[For loose hair: put the stomach of a hare, cooked in a frying pan and mixed with oil, to the head, and that holds together loose hair and causes it to grow strong.] (ed. and trans. Falileyes & Owen, 2005)

According to Schlutter, an Old English gloss hara ‘hare’ had been added above the Latin leporis ‘of a hare’ – only the “h” is clearly visible, he writes, the rest has faded away. The most recent editors of the manuscript (Falileyev & Owen, 2005) reject Schlutter’s reading and claim that what Schlutter had seen is nothing other than a damage mark or scrape. You be the judge:

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An Old English gloss or a scrape? Leiden University Library, VLF 96a, fol. 1r.

The third Old English word spotted by Schlutter is again rejected by Falileyev & Owen as an ink offset. This time, the Old English gloss is supposedly found in the headache remedy prescribing the crushed seeds of the elder tree. Here, Schlutter saw the Old English word ellærn ‘elder tree’ as a gloss for Latin sambuci (which was also glossed with Old Irish tromm). Despite Falileyev & Owen’s rejection, Schlutter’s reading is supported by the Dictionary of Old English (s.v. ellen noun 2, ellern) and, indeed, it is possible to make out some of the letters:

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Ink offset or Old English gloss ellærn ‘elder tree’? Leiden University Library, VLF 96a, fol. 1v.

Are there three Old English words in the Leiden Leechbook, as Schlutter suggested, or none, as Falileyev & Owen argue?

There is one more reason to assume an Anglo-Saxon influence on the Leiden Leechbook: some of its remedies turn out to have (near) analogues in Old English medical texts. One such remedy is a cure for blurry eyesight, which is also found in the Old English Leechbook III:

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Remedies for poor eyesight in the Leiden Leechbook (Leiden University Library, VLF 96a, fol. 1v) and Leechbook III (London, British Library, Royal MS 12 D.xvii, fol. 112r).

Leiden Leechbook: Ad caliginem: lotium infantis si cum melle optima misces et iunges patientem.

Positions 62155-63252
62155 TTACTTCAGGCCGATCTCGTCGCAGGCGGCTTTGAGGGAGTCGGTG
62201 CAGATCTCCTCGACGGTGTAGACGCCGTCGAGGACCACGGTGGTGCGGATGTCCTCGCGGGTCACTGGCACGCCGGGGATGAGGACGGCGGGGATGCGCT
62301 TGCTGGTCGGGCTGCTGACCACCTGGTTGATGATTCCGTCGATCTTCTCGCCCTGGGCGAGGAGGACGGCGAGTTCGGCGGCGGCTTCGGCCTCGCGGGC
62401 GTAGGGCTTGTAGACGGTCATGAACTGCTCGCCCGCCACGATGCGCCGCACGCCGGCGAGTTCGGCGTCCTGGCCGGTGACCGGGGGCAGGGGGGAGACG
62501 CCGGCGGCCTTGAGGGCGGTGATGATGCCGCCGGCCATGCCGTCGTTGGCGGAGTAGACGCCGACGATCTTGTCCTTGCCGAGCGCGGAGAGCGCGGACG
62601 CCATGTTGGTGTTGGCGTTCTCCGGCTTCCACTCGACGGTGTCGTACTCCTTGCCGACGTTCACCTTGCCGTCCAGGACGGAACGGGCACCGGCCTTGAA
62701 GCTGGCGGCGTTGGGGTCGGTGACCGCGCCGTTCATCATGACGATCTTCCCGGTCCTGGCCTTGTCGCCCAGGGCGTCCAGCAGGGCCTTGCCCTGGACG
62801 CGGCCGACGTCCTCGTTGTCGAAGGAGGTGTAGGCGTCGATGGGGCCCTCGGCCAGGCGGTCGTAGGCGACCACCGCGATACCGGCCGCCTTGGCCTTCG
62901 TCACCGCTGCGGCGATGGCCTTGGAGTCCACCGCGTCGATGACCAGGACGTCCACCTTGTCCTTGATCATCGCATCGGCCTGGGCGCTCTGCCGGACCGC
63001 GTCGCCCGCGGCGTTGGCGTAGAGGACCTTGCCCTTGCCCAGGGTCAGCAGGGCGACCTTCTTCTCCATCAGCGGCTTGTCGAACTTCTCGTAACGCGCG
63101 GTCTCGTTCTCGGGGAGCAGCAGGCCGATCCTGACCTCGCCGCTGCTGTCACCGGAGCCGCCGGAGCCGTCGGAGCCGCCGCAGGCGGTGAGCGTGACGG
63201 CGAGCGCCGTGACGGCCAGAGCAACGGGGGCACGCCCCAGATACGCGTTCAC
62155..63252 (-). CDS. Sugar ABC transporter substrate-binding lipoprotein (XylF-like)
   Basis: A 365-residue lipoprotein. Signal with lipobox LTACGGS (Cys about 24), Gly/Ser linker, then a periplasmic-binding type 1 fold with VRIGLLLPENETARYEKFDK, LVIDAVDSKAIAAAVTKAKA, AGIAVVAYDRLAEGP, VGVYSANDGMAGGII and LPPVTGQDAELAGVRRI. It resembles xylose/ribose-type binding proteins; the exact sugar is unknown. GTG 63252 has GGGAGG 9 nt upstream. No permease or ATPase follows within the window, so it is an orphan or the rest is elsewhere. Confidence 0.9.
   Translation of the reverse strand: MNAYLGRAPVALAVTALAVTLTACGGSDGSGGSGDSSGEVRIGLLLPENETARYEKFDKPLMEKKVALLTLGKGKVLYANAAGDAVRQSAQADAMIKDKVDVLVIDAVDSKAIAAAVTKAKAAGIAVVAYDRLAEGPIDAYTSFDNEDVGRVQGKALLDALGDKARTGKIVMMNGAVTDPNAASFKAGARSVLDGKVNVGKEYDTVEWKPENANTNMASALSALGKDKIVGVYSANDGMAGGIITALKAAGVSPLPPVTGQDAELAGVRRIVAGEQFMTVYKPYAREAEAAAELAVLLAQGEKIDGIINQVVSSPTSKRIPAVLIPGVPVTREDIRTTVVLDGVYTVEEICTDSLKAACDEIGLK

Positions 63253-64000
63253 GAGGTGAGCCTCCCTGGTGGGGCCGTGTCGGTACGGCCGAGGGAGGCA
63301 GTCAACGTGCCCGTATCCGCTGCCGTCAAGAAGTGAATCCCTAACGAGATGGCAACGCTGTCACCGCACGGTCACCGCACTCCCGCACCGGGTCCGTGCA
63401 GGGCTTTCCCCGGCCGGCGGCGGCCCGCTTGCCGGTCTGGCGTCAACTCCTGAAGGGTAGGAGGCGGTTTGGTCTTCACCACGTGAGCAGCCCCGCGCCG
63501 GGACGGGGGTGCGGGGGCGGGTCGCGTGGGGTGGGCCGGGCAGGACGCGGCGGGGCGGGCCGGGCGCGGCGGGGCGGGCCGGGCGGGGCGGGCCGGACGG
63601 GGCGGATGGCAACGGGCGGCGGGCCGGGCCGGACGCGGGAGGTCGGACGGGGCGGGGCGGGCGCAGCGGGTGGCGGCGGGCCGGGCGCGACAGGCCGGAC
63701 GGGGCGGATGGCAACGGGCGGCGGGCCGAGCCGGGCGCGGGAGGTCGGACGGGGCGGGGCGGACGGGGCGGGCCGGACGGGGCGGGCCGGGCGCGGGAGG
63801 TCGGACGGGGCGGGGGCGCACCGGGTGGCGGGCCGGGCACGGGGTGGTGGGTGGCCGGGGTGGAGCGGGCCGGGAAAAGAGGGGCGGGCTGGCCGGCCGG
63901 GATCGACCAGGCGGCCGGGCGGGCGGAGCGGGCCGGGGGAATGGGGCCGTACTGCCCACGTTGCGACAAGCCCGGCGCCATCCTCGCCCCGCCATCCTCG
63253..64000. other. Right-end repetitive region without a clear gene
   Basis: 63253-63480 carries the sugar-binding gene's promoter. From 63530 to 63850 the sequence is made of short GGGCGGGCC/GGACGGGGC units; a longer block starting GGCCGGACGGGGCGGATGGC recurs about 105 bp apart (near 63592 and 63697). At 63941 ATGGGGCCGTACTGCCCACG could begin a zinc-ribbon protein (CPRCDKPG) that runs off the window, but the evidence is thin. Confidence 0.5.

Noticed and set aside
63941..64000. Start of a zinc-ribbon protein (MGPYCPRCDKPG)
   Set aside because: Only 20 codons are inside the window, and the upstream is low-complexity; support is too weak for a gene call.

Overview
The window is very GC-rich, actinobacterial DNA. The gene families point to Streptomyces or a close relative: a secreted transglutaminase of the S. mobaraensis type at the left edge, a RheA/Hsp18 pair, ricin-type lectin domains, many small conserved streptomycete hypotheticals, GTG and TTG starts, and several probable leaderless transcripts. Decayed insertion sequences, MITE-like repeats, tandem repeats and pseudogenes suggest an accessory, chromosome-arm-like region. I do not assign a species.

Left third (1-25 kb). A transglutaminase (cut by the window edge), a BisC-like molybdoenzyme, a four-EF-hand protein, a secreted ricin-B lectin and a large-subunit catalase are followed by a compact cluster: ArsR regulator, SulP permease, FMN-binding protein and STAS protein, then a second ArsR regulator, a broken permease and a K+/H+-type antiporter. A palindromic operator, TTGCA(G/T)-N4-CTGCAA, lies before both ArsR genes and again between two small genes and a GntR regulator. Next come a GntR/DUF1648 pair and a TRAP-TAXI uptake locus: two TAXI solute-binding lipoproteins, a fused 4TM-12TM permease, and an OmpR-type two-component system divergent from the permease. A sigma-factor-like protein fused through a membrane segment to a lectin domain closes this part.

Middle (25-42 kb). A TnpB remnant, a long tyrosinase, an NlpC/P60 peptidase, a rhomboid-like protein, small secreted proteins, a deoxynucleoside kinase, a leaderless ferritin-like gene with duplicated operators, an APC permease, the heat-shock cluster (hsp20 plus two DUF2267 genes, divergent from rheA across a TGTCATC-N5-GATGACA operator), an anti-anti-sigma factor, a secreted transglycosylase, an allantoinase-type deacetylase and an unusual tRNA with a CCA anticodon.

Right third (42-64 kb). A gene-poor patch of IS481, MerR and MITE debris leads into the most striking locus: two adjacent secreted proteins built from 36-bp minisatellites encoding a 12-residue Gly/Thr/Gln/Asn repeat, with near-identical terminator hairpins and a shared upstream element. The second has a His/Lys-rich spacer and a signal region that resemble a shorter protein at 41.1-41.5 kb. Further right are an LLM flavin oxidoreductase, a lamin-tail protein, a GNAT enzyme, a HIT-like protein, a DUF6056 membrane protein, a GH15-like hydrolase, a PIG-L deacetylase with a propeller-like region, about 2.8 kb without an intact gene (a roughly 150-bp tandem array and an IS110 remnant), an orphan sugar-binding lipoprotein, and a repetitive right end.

[For clouded/blurred vision: if you mix the urine of a suckling child with honey of superior quality you will then heal the patient.] (ed. and trans. Falileyev & Owen, 2005)

Leechbook III: Gif mist sie fore eagum nim cildes hlond 7 huniges tear meng tosomne begea emfela smire mid þa eagan innan.

[If a mist be before the eyes, take a child’s urine and a drop of honey, mix together the same amount of both, rub the inside of the eyes with it.]

The existence of Old English analogues for some of the Leiden Leechbook’s remedies is an argument in favour of connecting the manuscript to Anglo-Saxon England. This connection, in turn, would strengthen the case for the existence of the Old English words spotted by Schlutter.

Are the Old English glosses hara and ellærn really in the Leiden Leechbook? I have looked long and hard at the manuscript and I cannot be sure whether the marks are letters, as Schlutter suggested, or damages to the parchment, as Falileyev & Owen argue; perhaps I should have another look after I have rinsed my eyes with child’s urine and honey…

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Old English glosses or damages to the manuscript? Leiden University Library, VLF 96a, ff. 1r-1v.

If you liked this post, why not follow the blog (see button in the right-hand menu) and/or continue reading the following blogs on medieval medicine:

Works referred to (and recommended reading on the Leiden Leechbook):

  • Bremmer, Rolf H., Jr & Dekker, K., Anglo-Saxon Manuscripts in Microfiche Facsimile. Vol 13: Manuscripts in the Low Countries (Tempe, AZ, 2006)
  • Falileyev, A. & Owen, M. E., The Leiden Leechbook: A Study of the Earliest Neo-Brittonic Medical Compilation (Innsbruck, 2005)
  • Schlutter, O. B., ‘Anglo-Saxonica: Altenglisches aus Leidener Handschriften’, Anglia 33 (1910): 239-245.
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1 Comment

  1. Kelly Evans says:

    Amazing post, thank you! And for the book recommendations, I’ve been trying to find an English translation and it just doesn’t seem to exist. I’m always looking for books to add to my AS medical library.

    Like